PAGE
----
Ingeborg Bachmann and Paul Celan were both writers who met in Vienna just after World War II. Celan was a Romanian Jew, Bachmann an Austrian whose father was an active Nazi. But they connected and kept up a correspondence over many years, before and after having an affair, a correspondence filles with longings and what-ifs. Now singer and actress Anja Plaschg and actor Laurence Rupp are in a recording studio, reading those letters. As they uncover the depths of the relationship between Bachmann and Celan, they also learn more about each other.
I loved the idea of Die Geträumten, but I feared that it wouldn’t work for me because I’m simply bad at taking in stuff that is being read to me. And while I unfortunately was right with my fear, I still feel that Die Geträumten is a very worthwhile film.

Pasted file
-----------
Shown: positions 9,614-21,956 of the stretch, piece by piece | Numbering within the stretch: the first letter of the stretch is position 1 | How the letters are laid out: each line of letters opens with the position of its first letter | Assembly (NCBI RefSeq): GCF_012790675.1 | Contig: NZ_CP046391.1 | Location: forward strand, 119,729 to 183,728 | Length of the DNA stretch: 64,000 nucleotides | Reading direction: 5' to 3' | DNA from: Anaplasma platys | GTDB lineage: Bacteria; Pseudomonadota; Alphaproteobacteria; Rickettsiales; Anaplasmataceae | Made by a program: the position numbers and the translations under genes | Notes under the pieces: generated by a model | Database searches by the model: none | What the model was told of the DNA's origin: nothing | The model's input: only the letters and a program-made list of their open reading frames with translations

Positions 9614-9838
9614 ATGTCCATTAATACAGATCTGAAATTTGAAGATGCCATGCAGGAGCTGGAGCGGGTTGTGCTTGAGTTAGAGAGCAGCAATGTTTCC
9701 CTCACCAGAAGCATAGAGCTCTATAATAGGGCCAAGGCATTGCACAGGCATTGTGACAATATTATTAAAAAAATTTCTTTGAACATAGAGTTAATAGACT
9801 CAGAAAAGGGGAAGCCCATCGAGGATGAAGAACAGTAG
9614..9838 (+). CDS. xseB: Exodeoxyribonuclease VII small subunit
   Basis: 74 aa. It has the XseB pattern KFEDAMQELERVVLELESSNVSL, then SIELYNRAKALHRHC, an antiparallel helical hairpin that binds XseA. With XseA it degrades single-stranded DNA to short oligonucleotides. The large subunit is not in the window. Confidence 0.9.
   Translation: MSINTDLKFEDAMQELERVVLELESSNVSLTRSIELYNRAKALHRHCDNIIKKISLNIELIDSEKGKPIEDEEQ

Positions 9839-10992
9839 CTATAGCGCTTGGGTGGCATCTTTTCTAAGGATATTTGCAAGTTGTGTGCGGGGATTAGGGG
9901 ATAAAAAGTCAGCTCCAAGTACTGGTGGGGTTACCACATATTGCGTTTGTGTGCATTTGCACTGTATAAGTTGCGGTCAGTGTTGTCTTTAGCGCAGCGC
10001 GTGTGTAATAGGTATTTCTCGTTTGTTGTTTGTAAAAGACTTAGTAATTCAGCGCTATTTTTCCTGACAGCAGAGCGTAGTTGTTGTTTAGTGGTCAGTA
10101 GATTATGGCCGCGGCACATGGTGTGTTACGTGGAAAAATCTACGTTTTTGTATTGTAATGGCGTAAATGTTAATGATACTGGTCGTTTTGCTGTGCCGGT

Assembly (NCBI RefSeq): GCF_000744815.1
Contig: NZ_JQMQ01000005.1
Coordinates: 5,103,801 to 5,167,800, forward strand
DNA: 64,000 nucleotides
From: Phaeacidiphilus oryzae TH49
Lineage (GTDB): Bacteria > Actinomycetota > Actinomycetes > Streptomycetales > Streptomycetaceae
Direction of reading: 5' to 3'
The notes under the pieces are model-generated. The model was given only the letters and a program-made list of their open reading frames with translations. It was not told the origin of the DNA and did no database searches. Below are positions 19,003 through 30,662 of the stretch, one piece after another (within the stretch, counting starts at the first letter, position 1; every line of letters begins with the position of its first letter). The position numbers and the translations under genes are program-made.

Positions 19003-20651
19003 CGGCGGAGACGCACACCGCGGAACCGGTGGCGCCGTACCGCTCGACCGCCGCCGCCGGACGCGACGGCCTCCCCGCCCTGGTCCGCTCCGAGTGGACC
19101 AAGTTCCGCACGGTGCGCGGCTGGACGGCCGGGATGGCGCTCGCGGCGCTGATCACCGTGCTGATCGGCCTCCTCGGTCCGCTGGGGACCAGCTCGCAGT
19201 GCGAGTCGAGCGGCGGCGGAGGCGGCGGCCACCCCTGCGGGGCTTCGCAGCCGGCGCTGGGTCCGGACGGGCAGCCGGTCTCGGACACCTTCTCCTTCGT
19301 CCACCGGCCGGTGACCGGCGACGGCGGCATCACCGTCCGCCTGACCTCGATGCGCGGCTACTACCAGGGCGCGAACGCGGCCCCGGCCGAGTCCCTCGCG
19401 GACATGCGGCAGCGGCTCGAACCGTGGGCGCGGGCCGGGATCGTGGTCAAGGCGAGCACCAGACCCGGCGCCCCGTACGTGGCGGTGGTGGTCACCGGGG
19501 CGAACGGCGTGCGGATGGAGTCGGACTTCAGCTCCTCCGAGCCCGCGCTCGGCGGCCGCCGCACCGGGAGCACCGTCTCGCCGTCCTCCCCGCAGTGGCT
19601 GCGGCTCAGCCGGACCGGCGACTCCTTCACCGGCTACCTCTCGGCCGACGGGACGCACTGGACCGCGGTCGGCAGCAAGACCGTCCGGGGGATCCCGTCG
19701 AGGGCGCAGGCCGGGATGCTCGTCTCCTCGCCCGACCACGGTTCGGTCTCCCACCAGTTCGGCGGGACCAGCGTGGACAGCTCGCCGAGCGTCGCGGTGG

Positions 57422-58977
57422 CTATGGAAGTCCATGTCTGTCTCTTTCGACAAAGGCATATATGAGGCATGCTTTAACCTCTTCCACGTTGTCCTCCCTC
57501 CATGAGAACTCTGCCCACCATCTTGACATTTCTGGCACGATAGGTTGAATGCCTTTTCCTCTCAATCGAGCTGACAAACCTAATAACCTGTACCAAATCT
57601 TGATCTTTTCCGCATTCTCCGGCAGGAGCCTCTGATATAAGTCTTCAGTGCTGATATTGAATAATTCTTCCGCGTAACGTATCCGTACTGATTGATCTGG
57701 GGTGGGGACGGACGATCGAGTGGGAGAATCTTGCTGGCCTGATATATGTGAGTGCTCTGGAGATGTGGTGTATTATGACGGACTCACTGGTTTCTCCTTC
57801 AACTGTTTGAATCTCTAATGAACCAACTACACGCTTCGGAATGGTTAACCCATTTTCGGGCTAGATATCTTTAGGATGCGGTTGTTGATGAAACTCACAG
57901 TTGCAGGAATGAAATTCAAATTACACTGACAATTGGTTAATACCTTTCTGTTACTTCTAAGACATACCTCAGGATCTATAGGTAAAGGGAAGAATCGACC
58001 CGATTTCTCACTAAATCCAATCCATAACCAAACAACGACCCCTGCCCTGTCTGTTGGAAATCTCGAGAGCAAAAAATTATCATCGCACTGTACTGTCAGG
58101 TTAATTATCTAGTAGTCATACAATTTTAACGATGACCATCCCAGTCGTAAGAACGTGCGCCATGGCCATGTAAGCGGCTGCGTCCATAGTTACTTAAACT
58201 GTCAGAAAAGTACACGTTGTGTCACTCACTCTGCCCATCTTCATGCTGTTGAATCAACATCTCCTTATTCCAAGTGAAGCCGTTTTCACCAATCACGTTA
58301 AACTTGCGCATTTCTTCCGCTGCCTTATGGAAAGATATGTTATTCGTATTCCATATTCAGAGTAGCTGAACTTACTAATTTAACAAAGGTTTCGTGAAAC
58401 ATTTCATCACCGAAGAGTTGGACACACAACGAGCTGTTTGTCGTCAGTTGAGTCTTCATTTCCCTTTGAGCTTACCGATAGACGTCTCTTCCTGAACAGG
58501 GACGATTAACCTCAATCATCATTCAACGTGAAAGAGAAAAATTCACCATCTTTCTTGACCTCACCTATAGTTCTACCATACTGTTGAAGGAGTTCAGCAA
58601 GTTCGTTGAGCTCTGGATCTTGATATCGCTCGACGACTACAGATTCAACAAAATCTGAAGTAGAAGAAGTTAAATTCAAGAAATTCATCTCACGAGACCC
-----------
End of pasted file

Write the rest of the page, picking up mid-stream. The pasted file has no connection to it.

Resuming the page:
Der eingebildete Kranke
Director: Herbert Fritsch
Cast: Joachim Meyerhoff, Markus Meyer, Dorothee Hartinger, Marie-Luise Stockinger, Marta Kizyma, Laurence Rupp, Ignaz Kirchner, Simon Jensen, Johann Adam Oest, Hermann Scheidleder
Seen on: 10.1.2016
Argan (Joachim Meyerhoff) has many, many health issues. Practically no organ is unaffected. Or at least that’s what he thinks. Fortunately he has a doctor and a pharmacist to take care of him and provide him with all (un)necessary medication. But all of that is getting quite expensive, so Argan hatches the plan that his daughter Angélique (Marie-Luise Stockinger) should marry a doctor. Thomas (Simon Jensen), son of his current doctor Diafoirus (Ignaz Kircher) seems to be a good match. It is only too bad that Angélique has her eyes set on somebody else already.
I have to admit that the play itself didn’t do that much for me, but the production we saw was absolutely stunning and managed to make a whole lot of it.